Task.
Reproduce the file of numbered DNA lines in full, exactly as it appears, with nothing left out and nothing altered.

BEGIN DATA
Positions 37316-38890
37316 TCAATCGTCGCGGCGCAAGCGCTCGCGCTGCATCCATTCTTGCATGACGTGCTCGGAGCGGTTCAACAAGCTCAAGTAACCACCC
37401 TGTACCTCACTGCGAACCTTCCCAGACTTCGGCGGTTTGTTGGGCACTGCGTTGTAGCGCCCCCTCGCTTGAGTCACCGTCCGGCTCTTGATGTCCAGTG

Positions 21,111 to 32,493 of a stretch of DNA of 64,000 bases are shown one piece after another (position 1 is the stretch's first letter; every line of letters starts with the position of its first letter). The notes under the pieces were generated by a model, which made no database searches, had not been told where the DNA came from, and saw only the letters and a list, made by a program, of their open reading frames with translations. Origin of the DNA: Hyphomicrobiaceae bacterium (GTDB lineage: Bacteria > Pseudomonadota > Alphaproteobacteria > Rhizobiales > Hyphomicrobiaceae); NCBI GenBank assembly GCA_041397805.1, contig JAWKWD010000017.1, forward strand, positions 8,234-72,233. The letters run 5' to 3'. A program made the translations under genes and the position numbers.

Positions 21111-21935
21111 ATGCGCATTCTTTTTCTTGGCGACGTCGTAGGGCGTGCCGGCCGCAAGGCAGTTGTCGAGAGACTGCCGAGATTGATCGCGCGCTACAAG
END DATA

Positions 37316-38890
37316 TCAATCGTCGCGGCGCAAGCGCTCGCGCTGCATCCATTCTTGCATGACGTGCTCGGAGCGGTTCAACAAGCTCAAGTAACCACCC
37401 TGTACCTCACTGCGAACCTTCCCAGACTTCGGCGGTTTGTTGGGCACTGCGTTGTAGCGCCCCCTCGCTTGAGTCACCGTCCGGCTCTTGATGTCCAGTG

Positions 21,111 to 32,493 of a stretch of DNA of 64,000 bases are shown one piece after another (position 1 is the stretch's first letter; every line of letters starts with the position of its first letter). The notes under the pieces were generated by a model, which made no database searches, had not been told where the DNA came from, and saw only the letters and a list, made by a program, of their open reading frames with translations. Origin of the DNA: Hyphomicrobiaceae bacterium (GTDB lineage: Bacteria > Pseudomonadota > Alphaproteobacteria > Rhizobiales > Hyphomicrobiaceae); NCBI GenBank assembly GCA_041397805.1, contig JAWKWD010000017.1, forward strand, positions 8,234-72,233. The letters run 5' to 3'. A program made the translations under genes and the position numbers.

Positions 21111-21935
21111 ATGCGCATTCTTTTTCTTGGCGACGTCGTAGGGCGTGCCGGCCGCAAGGCAGTTGTCGAGAGACTGCCGAGATTGATCGCGCGCTACAAG